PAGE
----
Recently, I had the pleasure of speaking to James Kunick, attorney and Principal at Much Shelist, about cloud computing. Jim has nearly two decades of experience representing a wide number of clients in various aspects of intellectual property, information technology, and corporate transactions. We thought he would be a great resource to reach out to regarding the legalities of cloud computing.
The legal implications of cloud computing have not been a popular topic thus far, and we’re not sure why. It is certainly an important topic to consider and discuss with your attorney and cloud computing provider. According to Jim, there are two major legal issues with cloud computing: loss of control over your data and applications, and the privacy and security of your data. For example, what happens if your cloud provider refuses to give you access to your data? Your contract must explicitly state that you have the right to access and retrieve your data at any time during- and after- the term of the contract. It is important to consider what happens once your contract terminates, and to lay out these details in the contract.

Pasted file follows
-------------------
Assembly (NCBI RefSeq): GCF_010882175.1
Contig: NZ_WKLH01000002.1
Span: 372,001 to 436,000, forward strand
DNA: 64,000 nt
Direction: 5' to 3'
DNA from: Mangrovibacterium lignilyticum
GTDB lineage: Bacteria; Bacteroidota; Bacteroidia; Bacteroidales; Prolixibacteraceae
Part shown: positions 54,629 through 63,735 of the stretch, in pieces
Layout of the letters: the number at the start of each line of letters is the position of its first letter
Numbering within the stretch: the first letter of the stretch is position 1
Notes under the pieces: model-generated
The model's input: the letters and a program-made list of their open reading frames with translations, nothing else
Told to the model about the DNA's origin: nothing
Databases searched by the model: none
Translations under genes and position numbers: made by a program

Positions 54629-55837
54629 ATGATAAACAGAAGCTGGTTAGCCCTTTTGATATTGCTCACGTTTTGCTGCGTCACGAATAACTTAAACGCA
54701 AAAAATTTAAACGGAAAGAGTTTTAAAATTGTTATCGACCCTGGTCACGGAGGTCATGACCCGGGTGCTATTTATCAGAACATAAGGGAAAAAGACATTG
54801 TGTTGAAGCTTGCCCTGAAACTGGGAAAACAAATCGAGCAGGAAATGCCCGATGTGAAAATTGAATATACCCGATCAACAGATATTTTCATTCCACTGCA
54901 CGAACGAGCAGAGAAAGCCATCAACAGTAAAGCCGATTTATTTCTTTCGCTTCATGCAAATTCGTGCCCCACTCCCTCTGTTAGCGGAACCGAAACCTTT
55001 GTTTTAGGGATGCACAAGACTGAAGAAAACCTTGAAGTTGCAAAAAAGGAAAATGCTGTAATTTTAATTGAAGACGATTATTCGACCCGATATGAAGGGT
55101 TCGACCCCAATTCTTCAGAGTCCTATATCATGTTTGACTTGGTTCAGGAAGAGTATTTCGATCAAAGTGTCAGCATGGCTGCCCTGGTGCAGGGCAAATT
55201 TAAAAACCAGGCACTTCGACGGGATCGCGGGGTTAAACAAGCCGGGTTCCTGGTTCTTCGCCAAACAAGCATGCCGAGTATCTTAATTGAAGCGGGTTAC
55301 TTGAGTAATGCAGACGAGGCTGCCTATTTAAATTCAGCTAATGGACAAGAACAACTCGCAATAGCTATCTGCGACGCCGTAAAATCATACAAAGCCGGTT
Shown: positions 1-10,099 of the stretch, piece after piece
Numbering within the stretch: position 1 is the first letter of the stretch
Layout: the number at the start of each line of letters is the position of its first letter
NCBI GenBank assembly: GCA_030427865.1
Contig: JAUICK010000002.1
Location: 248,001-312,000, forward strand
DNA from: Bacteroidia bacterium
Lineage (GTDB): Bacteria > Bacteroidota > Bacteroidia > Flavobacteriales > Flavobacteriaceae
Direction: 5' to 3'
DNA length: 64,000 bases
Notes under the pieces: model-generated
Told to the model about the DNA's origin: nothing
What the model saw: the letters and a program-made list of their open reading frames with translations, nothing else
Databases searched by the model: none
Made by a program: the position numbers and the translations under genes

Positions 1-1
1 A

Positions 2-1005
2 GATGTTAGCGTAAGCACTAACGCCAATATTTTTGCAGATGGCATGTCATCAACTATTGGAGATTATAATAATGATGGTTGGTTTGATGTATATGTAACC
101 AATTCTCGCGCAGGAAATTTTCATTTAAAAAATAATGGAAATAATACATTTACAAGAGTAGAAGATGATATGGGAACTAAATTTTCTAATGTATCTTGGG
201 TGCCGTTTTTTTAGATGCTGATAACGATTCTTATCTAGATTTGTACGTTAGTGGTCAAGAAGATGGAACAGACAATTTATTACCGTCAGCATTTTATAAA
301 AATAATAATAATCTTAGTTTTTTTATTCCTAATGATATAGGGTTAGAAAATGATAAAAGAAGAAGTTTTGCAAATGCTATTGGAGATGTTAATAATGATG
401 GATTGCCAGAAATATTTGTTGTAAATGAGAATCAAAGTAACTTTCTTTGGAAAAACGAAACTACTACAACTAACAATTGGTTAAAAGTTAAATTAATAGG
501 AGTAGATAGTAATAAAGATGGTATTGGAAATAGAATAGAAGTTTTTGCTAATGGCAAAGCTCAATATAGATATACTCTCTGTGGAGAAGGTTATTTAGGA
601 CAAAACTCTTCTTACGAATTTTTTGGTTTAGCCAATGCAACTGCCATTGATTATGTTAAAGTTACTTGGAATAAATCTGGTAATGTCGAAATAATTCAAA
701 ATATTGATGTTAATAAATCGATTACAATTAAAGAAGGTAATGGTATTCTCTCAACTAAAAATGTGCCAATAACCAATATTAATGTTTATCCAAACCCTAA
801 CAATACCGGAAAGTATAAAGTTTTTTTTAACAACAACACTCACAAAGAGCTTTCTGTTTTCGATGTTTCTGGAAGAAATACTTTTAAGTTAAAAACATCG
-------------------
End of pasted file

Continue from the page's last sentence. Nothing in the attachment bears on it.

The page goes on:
Moreover, while fleshing out your contract with your provider, make sure to document performance requirements and remedies for failure, put special emphasis on the privacy and security of your data, and make sure what you are signing does not get you or your data trapped. Additionally, the contract should outline who is in charge of remedying a data breach, such as who pays the (potentially expensive) costs of notifying all of your customers in order to comply with the growing number of states who have breached notification statues.
We hope this helps get you thinking about cloud computing from a legal perspective. When it comes time to sign a contract with your provider, make sure you have an attorney look it over in case any of these points are not addressed.
Special thanks to Jim for taking the time to discuss this with us. If you would like to reach out with him for legal help, you can email him at jkunick[at]muchshelist.com.
This post contains material of general interest and should not be construed as legal advice or a legal opinion on any specific facts or circumstances.